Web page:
Coughing, wheezing, and other respiratory symptoms can be frightening, especially when they happen frequently.
Both asthma and chronic obstructive pulmonary disease (COPD) can cause serious respiratory symptoms. Knowing the difference between the two is key to effective treatment.
To make a diagnosis, doctors will evaluate a person’s symptoms, their medical history, and do a physical exam. People who have breathing problems can get a faster, more accurate diagnosis by providing clear details about their symptoms, lifestyle, and medical issues.
People with asthma have swollen, sensitive airways. This inflammation makes the airways more reactive, causing the muscles to tighten and mucus production to increase. The swelling, mucus, and tightening make it difficult to breathe, causing an asthma attack but these changes are reversible and come and go.
Symptoms of an asthma attack can include:
- A feeling of heaviness in the chest or lungs
- Rattling in the chest
- Difficulty breathing
- Tightness in the neck or throat
- Difficulty walking or talking
Some people experience warning signs before an asthma attack, such as difficulty sleeping, coughing, anxiety, and changes in mood.
A range of triggers can cause an asthma attack, and triggers vary from person to person. Many people with asthma have allergies, so allergens are a common trigger.
Other triggers include:
- Illnesses, such as the common cold, the flu, and upper respiratory infections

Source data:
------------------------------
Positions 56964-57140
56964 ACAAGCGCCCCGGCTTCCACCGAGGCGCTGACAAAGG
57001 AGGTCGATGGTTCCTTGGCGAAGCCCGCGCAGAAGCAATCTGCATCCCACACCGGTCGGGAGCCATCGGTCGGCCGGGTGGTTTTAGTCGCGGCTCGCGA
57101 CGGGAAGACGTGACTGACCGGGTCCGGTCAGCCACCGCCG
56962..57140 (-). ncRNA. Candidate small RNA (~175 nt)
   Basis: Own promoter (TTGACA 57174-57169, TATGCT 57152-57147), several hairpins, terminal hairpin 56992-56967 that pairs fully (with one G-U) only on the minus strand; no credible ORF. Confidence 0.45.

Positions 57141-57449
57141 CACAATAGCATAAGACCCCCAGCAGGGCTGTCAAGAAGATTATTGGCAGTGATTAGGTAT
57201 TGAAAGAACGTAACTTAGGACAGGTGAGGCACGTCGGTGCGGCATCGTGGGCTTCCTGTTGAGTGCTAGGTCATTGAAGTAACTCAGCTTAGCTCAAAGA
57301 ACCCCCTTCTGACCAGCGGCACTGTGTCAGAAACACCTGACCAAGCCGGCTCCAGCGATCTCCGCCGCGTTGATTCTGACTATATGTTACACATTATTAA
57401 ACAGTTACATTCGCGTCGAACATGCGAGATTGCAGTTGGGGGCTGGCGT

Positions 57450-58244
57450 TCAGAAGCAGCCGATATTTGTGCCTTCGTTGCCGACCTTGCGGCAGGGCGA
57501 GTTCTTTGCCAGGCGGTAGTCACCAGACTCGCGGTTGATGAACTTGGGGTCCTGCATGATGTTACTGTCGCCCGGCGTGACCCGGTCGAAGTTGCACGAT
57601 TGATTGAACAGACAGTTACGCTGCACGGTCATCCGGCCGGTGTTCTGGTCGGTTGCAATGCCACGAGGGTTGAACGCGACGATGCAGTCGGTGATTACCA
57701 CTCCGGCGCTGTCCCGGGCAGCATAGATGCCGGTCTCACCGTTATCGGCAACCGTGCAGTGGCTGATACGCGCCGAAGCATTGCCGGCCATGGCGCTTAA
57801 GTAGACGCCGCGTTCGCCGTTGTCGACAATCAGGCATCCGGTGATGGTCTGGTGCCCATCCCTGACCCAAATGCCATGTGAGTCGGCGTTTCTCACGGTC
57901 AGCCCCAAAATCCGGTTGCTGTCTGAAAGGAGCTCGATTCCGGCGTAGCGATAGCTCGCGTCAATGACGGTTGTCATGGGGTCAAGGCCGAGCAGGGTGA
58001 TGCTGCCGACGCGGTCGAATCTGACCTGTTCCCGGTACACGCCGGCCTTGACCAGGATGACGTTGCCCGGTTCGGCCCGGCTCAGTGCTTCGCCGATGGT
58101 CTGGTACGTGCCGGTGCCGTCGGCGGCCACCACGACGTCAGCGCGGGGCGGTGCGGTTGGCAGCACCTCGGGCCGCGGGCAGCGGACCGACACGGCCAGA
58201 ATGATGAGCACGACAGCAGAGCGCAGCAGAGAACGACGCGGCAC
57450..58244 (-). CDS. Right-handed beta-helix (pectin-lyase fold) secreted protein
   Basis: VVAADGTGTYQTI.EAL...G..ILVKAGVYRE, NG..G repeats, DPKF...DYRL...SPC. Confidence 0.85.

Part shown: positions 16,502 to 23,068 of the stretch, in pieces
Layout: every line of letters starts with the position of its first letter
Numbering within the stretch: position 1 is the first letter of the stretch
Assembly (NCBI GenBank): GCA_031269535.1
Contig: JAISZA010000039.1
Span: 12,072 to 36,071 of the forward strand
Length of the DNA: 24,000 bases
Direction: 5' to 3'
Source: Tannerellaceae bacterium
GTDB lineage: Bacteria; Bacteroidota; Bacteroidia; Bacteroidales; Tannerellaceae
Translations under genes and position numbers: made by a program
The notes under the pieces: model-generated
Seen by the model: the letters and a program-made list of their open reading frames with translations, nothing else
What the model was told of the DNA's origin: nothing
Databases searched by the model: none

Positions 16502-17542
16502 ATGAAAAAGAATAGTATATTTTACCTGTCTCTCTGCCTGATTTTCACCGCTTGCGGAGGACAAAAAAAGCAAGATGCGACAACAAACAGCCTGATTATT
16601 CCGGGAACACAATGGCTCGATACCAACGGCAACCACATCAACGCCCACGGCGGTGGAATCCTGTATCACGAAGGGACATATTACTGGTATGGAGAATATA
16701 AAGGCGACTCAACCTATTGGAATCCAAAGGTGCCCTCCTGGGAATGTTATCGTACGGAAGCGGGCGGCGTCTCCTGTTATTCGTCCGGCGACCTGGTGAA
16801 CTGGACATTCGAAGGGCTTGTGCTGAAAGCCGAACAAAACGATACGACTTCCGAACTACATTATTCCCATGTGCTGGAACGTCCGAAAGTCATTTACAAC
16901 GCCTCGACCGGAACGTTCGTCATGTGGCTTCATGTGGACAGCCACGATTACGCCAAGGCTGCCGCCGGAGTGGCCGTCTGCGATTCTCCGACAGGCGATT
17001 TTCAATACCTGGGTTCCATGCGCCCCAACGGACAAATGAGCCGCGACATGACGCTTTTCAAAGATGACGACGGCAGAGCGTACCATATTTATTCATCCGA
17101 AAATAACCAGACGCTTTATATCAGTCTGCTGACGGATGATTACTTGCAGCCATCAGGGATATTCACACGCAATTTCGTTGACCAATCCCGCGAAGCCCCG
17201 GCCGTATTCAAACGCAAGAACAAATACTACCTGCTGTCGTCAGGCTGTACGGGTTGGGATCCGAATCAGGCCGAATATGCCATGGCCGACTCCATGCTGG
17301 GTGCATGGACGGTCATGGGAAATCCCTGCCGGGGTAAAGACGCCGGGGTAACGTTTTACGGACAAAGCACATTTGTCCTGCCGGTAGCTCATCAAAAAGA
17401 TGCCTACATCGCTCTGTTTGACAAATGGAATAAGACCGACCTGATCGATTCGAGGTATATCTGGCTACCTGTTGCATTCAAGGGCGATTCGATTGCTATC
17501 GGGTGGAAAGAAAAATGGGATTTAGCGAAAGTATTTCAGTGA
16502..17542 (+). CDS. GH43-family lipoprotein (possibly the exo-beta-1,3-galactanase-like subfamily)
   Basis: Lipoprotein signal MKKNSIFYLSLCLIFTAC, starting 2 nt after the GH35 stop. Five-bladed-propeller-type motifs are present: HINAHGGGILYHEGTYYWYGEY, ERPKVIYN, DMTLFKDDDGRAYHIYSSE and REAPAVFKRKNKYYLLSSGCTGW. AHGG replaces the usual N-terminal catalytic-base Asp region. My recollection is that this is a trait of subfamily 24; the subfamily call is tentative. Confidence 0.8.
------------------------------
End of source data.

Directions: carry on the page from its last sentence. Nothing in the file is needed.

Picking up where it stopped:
- Physical exertion
- Strong smells, such as perfume or cleaning products
- Cold, dry air
- Weather changes
- Excessive laughing or crying
- Pollution or smog
The severity and length of asthma attacks vary. In extreme cases, asthma attacks can be fatal. Most people with asthma need to carry a rescue inhaler to get their attacks under control. Rescue inhalers contain a fast-acting bronchodilator that opens up the airways, making it easier to breathe.
COPD is a progressive disease, which means it gets worse over time. Like people with asthma, people with COPD experience shortness of breath, coughing, and wheezing. COPD, however, produces progressive changes in the airways that make it more difficult for a person to breathe. Unlike with asthma, these symptoms do not come and go.
In COPD, the tiny air sacs in the lungs become less elastic, making it difficult for the lungs to take in oxygen. The air sacs may also become inflamed, making breathing even more difficult.
People with COPD also typically produce more mucus in the airways and breathing tubes. This mucus makes breathing even harder because it partially clogs the airways.
Rather than a single disease, COPD is actually a group of disorders that make breathing difficult. The primary forms of COPD are:
- Emphysema, which inflames the air sacs and causes them to lose their shape. This results in larger air sacs, making it more difficult for the lungs to exchange the gases necessary for breathing.
- Chronic bronchitis: Chronic bronchitis increases the quantity and thickness of mucus in the airways. Like acute bronchitis, chronic bronchitis causes coughing, shortness of breath, and difficulty breathing. Chronic bronchitis gets worse over time and is persistent.
In many cases, people with COPD have both disorders.
According to the Asthma and Allergy Foundation of America (AAFA), the American Disabilities Act (ADA) and Section 504 state that having a mental or physical impairment that severely limits one or more life activities, including breathing, can be considered a disability.
For people with asthma, this applies even if symptoms only show at certain times, and if the person uses medication, such as an inhaler, to control the problem.
To qualify for social security disability benefits with COPD, a person must have:
- A forced expiratory volume one (FEV1) that is the minimum for your height or less, from 1.05 to a person who is 5 feet tall to 1.65 to someone who is 6 feet tall.
- Chronic impairment of gas exchange resulting from a documented COPD.